The Hitman's Bodyguard

Review: The Hitman's Bodyguard

22 Aug 17

Deadpool in a suit, babysitting Sam Jackson.

Okay, unless you go in knowing this is set in the same macho fantasy cartoon universe as the likes of the JOHN WICK movies, DEADPOOL or director Patrick Hughes’ testosterone-pumped old school wannabe, loud explosions and clichéd action bore, EXPENDABLES 3, you’re gonna be offended. And I mean really, really offended. This is a movie that thinks murder and mayhem aren’t just fun, but funny, and terrorist acts in the middle of a city are thrilling, rather than terrifying when viewed in a real-world context.

The same goes for its treatment of women, which might have been acceptable in 1970s Chuck Bronson flicks, but today smacks of a script either aimed squarely at, or maybe even written by, a horny, 14-year-old action-junkie.

Okay, so putting aside my snooty reviewer hat, and accepting this as a JOHN WICK style fantasy, only with DEADPOOL wisecracks, it’s okay. Nothing more.

Samuel L. Jackson plays an “unkillable” assassin, who speaks and sounds like, well, pretty much every generic Samuel L. Jackson role outside of his Tarantino turns. Sam winds up being protected by Ryan Reynolds, playing Deadpool, only without the costume. He’s basically the bodyguard with the backchat, instead of the merc with a mouth. The two start enemies but before you can say LETHAL WEAPON, they’re best buds.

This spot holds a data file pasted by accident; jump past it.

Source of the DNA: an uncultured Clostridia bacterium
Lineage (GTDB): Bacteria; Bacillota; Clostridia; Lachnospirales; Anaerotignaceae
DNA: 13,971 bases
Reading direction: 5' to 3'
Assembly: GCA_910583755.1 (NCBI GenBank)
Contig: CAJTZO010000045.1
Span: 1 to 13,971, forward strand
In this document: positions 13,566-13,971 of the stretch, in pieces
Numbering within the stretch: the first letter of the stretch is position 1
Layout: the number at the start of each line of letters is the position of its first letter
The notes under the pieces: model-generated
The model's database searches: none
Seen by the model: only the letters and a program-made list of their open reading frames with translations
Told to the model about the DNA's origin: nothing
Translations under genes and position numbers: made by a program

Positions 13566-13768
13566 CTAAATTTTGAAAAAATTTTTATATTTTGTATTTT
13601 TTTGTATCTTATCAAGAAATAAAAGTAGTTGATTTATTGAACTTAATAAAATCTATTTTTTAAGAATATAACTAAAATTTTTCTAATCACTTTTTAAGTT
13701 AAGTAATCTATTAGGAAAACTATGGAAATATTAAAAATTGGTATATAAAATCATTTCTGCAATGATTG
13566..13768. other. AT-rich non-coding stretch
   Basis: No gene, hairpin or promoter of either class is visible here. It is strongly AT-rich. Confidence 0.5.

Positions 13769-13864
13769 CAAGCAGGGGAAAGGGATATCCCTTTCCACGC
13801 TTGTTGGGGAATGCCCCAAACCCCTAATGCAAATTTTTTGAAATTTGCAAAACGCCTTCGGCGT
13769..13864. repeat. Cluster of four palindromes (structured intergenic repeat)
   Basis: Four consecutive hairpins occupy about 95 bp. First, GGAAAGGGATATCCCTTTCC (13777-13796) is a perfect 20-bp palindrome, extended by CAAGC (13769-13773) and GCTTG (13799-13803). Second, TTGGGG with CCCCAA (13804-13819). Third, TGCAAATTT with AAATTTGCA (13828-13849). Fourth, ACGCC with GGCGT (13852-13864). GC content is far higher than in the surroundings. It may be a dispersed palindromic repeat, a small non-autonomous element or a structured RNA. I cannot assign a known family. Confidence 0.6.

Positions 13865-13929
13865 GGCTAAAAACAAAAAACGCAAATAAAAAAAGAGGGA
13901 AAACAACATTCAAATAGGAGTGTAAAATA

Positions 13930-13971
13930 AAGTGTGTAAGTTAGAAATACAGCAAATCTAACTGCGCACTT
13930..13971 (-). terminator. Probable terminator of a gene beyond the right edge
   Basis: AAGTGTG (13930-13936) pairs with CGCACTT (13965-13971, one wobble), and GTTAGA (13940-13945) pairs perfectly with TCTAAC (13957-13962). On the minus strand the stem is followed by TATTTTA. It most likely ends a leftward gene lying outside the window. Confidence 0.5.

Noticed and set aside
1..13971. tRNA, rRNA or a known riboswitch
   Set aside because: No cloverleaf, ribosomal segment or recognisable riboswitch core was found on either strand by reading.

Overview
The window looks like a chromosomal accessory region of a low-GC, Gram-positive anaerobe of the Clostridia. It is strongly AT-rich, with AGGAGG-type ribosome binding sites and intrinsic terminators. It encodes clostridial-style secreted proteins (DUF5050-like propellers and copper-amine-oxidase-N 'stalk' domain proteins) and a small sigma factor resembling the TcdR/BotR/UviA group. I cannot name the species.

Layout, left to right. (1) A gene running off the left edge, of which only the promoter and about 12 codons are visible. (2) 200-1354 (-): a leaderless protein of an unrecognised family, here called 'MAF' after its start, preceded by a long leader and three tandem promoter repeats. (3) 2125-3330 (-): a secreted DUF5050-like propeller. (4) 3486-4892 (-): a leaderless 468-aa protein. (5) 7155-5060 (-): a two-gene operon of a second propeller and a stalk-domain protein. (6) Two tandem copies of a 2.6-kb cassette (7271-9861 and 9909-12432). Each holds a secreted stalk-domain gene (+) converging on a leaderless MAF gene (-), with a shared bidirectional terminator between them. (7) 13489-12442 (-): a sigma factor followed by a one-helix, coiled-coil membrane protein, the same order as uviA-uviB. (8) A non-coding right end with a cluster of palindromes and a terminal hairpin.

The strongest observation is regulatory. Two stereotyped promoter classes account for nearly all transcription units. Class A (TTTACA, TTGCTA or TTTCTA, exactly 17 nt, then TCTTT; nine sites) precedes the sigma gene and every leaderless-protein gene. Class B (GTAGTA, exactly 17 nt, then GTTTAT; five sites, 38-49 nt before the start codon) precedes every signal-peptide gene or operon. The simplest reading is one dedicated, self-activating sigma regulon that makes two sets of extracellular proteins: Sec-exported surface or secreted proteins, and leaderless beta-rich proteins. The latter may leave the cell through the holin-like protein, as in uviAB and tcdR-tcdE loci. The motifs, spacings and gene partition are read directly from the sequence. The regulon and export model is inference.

The action is well handled, but every action beat you’ve seen before if you’re an action movie fan, and worse still every plot twist is so obvious, you can literally spot the double-crosser as soon as they’re on camera.

The best parts of the movie are Richard E. Grant in a minor role as a coked-up lawyer, going full WITHNAIL & I, and the wonderful Salma Hayek as Jackson’s tough as nails wife. Her scenes are all too brief, but she lights up the screen every time, displaying uncanny comic chops.

It would all be so much forgivable action fluff if it wasn’t for the cinematic sin of casting Gary Oldman as the big bad guy and then utterly failing to make the most of him. Here’s Gary, doing the same role basically as he played so memorably up against Harrison Ford in AIR FORCE ONE, and it’s about as memorable as a wet weekend in Palmerston North.

Yeah, it was fun. The snappy dialogue, the action set pieces, seeing Deadpool and Jules from PULP FICTION hang out in London and Amsterdam, but honestly? I saw the movie barely an hour ago and I can barely remember a thing. Except how they wasted Gary, and that’s a crime against cinema hard to forgive.

Still, if you’re getting antsy awaiting DEADPOOL 2 – you’ll love it. Think DEADPOOL, only in a suit and babysitting Sam Jackson.

But whatever you do, please remember, it may look like the world we inhabit, but it’s just a macho fantasy. Forget that and you’re in for a damn disturbing and downright disheartening time.
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